Online Safety Tips for Children and Young People
The Internet is a real community of people who are connected by computers, so treat people that you don't know on the Internet as strangers that you might meet in a street.
* Do not give out any personal information related to your family, friends or yourself like full names, addresses, telephone or mobile numbers or those of your parents. Other information like the name and location of your school or details of school activities can also identify you to others.
* Be aware when choosing your username or email username not to pick a provocative name as you would be more likely to be sent provocative emails or harassed online.
* Never agree to meet someone whom you've met through the Internet, in real life without your parent's permission, and if they agree, never go alone, but go with a trusted adult.
* Use your common sense. Someone you are chatting to may not be who they say they are.
* Do not fill out forms online without consulting your parents or teachers. There are websites which seek personal information and which use this information for marketing or other commercial purposes. Always check a website's privacy statement. This describes what a website will do with your information.
* Do not open an email from someone you do not know as you may download viruses (which even come from people you do know), or it may have upsetting contents.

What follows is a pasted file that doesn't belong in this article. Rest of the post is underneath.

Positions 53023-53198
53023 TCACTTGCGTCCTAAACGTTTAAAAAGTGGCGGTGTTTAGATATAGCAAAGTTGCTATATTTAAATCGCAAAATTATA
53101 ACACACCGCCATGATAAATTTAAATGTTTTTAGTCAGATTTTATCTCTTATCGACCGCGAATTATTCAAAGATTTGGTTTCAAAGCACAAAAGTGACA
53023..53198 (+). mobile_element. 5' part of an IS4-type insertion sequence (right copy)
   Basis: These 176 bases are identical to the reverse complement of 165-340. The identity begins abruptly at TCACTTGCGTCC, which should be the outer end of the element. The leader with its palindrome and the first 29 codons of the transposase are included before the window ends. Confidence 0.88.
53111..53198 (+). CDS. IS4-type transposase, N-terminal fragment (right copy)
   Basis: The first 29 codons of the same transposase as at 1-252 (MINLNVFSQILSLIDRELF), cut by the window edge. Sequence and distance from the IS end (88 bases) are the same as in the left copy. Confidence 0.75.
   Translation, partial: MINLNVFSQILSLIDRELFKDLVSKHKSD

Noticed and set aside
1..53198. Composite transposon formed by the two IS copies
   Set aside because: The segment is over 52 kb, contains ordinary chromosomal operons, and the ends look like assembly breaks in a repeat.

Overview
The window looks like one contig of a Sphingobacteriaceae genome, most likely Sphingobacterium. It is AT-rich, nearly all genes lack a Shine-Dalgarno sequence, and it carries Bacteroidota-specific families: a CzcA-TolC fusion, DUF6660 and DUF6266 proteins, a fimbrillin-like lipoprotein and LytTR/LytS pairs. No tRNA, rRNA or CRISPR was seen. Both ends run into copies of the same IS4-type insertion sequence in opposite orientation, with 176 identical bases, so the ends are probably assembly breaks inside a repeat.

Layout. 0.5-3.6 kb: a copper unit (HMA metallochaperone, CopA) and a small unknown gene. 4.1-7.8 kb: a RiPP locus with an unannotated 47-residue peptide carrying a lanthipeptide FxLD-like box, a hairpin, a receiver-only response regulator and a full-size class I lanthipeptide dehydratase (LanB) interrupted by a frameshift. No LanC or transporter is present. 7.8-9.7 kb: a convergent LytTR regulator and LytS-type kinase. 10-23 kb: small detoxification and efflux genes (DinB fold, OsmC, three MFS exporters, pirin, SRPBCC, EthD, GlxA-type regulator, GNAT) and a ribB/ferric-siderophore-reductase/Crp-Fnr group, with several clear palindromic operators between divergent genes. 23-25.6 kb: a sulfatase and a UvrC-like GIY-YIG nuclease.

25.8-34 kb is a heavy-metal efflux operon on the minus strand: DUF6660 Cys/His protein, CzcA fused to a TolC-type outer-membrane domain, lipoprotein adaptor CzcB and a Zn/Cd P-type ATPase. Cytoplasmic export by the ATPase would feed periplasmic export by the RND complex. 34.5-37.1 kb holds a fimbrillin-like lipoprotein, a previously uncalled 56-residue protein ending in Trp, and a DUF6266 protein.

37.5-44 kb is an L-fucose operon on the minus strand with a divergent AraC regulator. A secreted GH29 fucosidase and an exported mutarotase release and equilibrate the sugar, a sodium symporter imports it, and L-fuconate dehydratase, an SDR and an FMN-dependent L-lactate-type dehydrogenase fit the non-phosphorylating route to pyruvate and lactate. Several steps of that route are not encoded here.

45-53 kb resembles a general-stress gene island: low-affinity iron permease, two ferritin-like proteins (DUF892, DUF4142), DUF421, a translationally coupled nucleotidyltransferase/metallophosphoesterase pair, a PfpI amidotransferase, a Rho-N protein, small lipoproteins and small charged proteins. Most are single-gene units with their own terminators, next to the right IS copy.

* Many chain emails or emails with virus warnings are hoaxes. Before you forward virus warnings to your friends and family, check that it is not a hoax.
* Never send pictures of yourself or any other personal material to a friend you met online without consulting your parents first.
* Always tell your parents/teachers if you come across stuff on the Internet which makes you feel uncomfortable, or if someone harasses or threatens you.
* Never respond to provocative, rude, obscene or threatening messages (whether in chat, newsgroups or message boards). Tell your parents/teachers about such messages and save a copy of the message so that your parents or teachers can forward it to your Internet Service Provider, or use it to make a police report.
* Always assess the information you read on websites. Because its on the Internet does not mean that its always truthful information, especially when it comes to health issues, or when you are doing research for homework. Check that the website you are using is from is a reliable and reputable one, not one built on hearsay.
* When subscribing to public newsletters or programs like media plugins or downloads that require you to give out an email address, use a separate email address from your personal one. This will lessen the number of unwanted emails that you receive.
* Be responsible and ethical when using the Internet whether at home or in a public online centre or cyber café, for e.g. not plagiarising information from the Net, using the computer equipment responsibly, not causing harm to others through your online activities.
All information from www.wisekids.org.uk/online_safety_tips_kids.htm
For more information - check out https://www.thinkuknow.co.uk
and the NSPCC https://www.nspcc.org.uk/preventing-abuse/keeping-children-safe/online-safety